recent observations

Yesterday on Hidden Peak, hand pits, ski cuts on test slopes, snowpit data, and general observations all indicated that the new snow had not formed good bonds with the frozen crusts that represent the old snow surface. Observations also showed that the new snow remained soft, unconsolidated,  and did not have many slab-like characteristics in areas sheltered from the wind. Any place that the wind could affect the snow, the new snow behaved more like a slab. Ski cuts on some wind affected test slopes did cause small wind slab failures in near and above treeline terrain and small soft slab failures in open below treeline terrain. Ski cuts on steep test slopes also triggered small sluffs in some areas. Parties also reported some skier triggered sluffs and cracking on Jake's and Rubicon. Snowpit data on Hidden Peak showed that the 12/13 rain crust with surface hoar underneath it has become very difficult to identify, and tests did not reveal any lingering instability associated with this layer. Observers also noted active wind loading along the summit ridge line of Hidden Peak. 

Weather and CURRENT CONDITIONS
weather summary

Since yesterday 11 to 18 inches of new cold snow has accumulated across the forecast area. Scattered snow showers should continue today due to another weak disturbance on the heels of yesterday's storm. This should pass through the area today leaving behind a trace of new snow and continued cold temperatures. The forecast calls for daytime highs in the teens. A high pressure ridge should start to build over the region tonight bringing clearing skies, even colder overnight lows in the single digits and maybe below zero, and strong north and east winds. These winds will remain strong and continue through tomorrow.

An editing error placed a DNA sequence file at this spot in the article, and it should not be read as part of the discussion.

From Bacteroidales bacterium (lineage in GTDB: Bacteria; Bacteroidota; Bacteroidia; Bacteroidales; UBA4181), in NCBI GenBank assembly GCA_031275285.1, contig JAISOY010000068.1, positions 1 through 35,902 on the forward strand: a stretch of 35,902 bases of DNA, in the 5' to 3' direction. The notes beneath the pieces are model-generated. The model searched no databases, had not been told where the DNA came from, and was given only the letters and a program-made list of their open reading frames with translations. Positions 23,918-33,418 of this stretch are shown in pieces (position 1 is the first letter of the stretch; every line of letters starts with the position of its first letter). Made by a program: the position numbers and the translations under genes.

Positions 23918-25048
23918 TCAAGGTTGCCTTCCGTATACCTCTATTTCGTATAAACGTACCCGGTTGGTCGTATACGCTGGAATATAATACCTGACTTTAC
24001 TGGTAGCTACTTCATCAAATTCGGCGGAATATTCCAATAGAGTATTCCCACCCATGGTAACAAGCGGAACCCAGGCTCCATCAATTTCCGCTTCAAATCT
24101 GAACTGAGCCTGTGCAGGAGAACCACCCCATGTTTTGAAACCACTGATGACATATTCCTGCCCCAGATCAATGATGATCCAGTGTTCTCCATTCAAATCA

Weather observations from along the Sierra Crest between 8200 ft. and 8800 ft.
0600 temperature: 6 to 12 deg. F.
Max. temperature in the last 24 hours: 17 to 22 deg. F.
Average wind direction during the last 24 hours: Southwest to west
Average wind speed during the last 24 hours: Yesterday: 40 to 50 mph | Since 10 pm: 20 to 30 mph
Maximum wind gust in the last 24 hours: 109 mph
New snowfall in the last 24 hours: 11 to 18 inches
Total snow depth: 53 to 66 inches
Two-Day Mountain Weather Forecast Produced in partnership with the Reno NWS
For 7000 ft. to 8000 ft.
Friday Friday Night Saturday
Weather: Mostly cloudy with scattered snow showers Partly cloudy becoming clear overnight Sunny
Temperatures: 11 to 18 deg. F. 1 to 7 deg. F. 18 to 25 deg. F.
Wind Direction: West North shifting to northeast after midnight East
Wind Speed: 15 to 20 mph with gusts to 35 mph 15 to 20 mph with gusts to 35 mph increasing to 25 to 30 mph with gusts to 45 mph 25 to 35 mph with gusts to 55 mph
Expected snowfall: up to 1 in. 0 in. 0 in.
For 8000 ft. to 9000 ft.
Friday Friday Night Saturday
Weather: Mostly cloudy with scattered snow showers Partly cloudy becoming clear overnight Sunny
Temperatures: 9 to 15 deg. F. -2 to 5 deg. F. 18 to 25 deg. F.
Wind Direction: Northwest North shifting to northeast after midnight East
Wind Speed: 20 to 30 mph with gusts to 45 mph 25 to 30 mph with gusts to 45 mph increasing to 35 to 45 mph with gusts to 60 mph 40 to 50 mph with gusts to 75 mph
Expected snowfall: up to 1 in. 0 in. 0 in.
Disclaimer

This avalanche advisory is provided through a partnership between the Tahoe National Forest and the Sierra Avalanche Center. This advisory covers the Central Sierra Nevada Mountains between Yuba Pass on the north and Ebbetts Pass on the south. Click here for a map of the forecast area. This advisory applies only to backcountry areas outside established ski area boundaries. This advisory describes general avalanche conditions and local variations always occur. This advisory expires 24 hours after the posted time unless otherwise noted. The information in this advisory is provided by the USDA Forest Service who is solely responsible for its content.